Picture this: the dying days of FY16. A 14-member team is working round the clock at a prominent asset reconstruction company (ARC). The goal is to acquire 90% debt of a pharma company that has fallen on hard times. While the control room is set up at the Mumbai head office, the ARC has positioned its troops in six different locations to co-ordinate with various banks. The ARC falls short and is only able to acquire 65%, with certain banks failing to meet the March 31 deadline. Cut to the present. About a year later, the situation is starkly different. Goaded by a policy push, banks offloaded Rs. 20,000 crore of bad loans in the last fortnight of March 2017, among which Rs.5,000 crore belonged to a single bank. Amidst this hectic activity, the ARC business is now attracting the biggest and the best globally. While Wilbur Ross was among the earliest entrants in 2006, JC Flowers has teamed up with Ambit and Lone Star with IL&FS. Even Brookfield has tied up with SBI and Apollo Global is an active player through AION, having partnered with ICICI Venture.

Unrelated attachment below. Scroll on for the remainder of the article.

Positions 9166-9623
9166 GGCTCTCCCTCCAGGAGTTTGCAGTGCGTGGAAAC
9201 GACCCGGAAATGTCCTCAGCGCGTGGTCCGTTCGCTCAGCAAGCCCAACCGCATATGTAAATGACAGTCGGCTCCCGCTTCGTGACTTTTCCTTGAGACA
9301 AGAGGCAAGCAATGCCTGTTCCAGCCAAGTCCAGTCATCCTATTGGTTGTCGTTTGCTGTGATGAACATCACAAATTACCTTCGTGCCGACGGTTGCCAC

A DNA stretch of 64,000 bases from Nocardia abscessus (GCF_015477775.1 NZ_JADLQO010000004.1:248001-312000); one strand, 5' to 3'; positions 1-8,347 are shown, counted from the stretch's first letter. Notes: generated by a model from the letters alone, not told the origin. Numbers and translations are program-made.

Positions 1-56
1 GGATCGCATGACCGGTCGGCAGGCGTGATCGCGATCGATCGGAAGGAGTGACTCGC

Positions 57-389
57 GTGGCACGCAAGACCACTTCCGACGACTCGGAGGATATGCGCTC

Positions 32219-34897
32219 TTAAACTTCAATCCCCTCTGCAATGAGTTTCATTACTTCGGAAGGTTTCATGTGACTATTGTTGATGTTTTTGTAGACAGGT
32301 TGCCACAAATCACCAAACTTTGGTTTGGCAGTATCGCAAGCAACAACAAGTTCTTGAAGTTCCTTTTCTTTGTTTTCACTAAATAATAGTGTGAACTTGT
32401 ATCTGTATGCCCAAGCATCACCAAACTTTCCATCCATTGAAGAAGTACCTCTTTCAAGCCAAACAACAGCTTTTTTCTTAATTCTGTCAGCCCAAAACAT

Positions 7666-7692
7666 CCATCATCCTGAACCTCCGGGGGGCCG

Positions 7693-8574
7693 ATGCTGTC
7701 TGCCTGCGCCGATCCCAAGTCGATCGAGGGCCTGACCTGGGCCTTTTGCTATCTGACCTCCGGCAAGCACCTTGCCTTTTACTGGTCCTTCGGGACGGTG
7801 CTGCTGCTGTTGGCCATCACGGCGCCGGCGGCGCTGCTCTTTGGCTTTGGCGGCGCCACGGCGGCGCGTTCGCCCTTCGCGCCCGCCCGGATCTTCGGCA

There has also been a change in the way ARCs have been going about their business over the past couple of years. Earlier, ARCs would even bid for a shut steel plant for its inherent real estate value, but now they are more likely to bid for operating businesses which can possibly be revived or restructured, says Dinkar Venkatasubramanian, partner, Restructuring and Turnaround, EY. A policy change has been the catalyst here too. In the beginning, it was entirely a game of asset collection. ARCs could buy distressed assets from banks paying 5% in cash and the rest in the form of redeemable security receipts. Their business model relied more on the 1.5 to 2% asset management fee than turning around the distressed asset.
This correlation between securities receipts and management fee drove the aggressive asset collection during September 2013 to August 2014. “Before 201